The International Olympic Committee pledged to boost funding for the 2026 Winter Olympics on Wednesday as it seeks it encourage more cities to bid for the games.
An ever-shrinking pool of cities willing to take on the multi-billion dollar cost of staging the games saw just two cities in the running for 2022 — Beijing and Almaty.
Four cities Sion in Switzerland, Stockholm, Calgary and Sapporo are believed to be exploring a possible bid for 2026.
In addition, a US city could also enter the running, with Denver, Salt Lake City and Reno-Tahoe in northern California also mulling bids, even if US Olympic officials say a bid for 2030 is more likely.
Speaking to reporters on a conference call, IOC Olympic Games executive director Christophe Dubi, said upwards of $925 million would be made available to the city awarded the games.
“The one thing that we said from the very beginning of the candidature is that the IOC will contribute to the effort of the OCOG (Organising Committees for the Olympic Games), and quite large, 925 million contributions, so this is what we have already communicated to the 2026 cities,” Dubi said.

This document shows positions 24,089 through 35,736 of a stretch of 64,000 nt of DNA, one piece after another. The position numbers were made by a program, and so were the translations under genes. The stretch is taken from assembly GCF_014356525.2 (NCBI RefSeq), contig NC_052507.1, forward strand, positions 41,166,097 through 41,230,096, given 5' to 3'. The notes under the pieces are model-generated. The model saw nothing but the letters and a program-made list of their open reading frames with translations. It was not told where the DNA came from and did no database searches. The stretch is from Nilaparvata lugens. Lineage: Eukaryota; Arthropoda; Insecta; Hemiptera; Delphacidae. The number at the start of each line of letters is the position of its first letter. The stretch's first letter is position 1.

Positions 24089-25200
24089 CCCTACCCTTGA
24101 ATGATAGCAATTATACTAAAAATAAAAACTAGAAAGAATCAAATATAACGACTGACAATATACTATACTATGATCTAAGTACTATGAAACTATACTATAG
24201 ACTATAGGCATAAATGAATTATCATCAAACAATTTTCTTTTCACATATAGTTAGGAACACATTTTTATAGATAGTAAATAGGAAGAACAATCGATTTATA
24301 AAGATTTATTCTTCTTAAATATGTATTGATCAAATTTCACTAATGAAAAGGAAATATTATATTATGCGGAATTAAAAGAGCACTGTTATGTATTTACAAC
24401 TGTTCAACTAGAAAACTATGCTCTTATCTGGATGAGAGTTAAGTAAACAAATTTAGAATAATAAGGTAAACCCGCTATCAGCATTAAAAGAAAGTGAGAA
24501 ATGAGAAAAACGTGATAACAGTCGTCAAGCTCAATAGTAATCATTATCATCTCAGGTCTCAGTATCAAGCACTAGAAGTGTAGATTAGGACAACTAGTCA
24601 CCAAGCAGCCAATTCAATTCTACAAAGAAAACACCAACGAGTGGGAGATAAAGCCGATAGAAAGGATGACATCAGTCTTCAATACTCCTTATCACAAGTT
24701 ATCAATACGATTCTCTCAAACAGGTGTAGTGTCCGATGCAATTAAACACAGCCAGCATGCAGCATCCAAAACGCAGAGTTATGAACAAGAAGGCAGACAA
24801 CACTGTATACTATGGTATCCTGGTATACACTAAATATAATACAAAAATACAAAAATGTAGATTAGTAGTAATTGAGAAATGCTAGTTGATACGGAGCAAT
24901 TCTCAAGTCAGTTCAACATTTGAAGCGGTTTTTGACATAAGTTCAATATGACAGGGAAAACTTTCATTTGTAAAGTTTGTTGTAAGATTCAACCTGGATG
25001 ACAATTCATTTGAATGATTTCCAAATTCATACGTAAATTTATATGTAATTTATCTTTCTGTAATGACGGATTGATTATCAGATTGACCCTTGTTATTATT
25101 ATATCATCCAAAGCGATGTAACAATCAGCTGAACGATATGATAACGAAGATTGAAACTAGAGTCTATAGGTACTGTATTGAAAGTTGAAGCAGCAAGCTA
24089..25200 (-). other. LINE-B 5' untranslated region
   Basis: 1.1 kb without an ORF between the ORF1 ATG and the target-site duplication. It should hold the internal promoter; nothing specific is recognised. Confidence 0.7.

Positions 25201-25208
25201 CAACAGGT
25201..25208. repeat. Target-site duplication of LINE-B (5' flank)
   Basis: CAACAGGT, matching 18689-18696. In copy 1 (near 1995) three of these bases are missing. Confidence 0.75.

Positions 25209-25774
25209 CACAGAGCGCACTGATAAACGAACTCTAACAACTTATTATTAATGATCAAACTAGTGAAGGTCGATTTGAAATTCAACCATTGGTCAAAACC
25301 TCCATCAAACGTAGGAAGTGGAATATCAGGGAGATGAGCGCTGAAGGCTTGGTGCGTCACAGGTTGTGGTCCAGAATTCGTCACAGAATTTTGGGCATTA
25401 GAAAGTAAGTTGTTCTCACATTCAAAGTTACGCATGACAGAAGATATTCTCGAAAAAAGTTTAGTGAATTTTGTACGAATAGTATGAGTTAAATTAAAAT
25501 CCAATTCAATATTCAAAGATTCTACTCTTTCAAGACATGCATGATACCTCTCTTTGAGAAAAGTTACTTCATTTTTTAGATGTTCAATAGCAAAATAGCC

The winning bid for 2026 will be announced in Milan in September 2019.
An IOC delegation is in Calgary, which hosted the 1988 Winter Games, to evaluate a possible bid for 2026, the IOC said Wednesday.
Dubi said Calgary’s planned bid had “assets that are very supportive of a great bid.”
Dubi said the IOC welcomed moves to incorporate facilities based outside of Calgary — such as those at Whistler in British Columbia in its bid.
“We encourage bids using what is existing and it’s a very good news that the vision is to work with Vancouver or Whistler,” he said.
“This goes directly in the direction that we want,” he added, citing the example of the 2008 Olympics, when Hong Kong hosted equestrian events during the Beijing Summer games.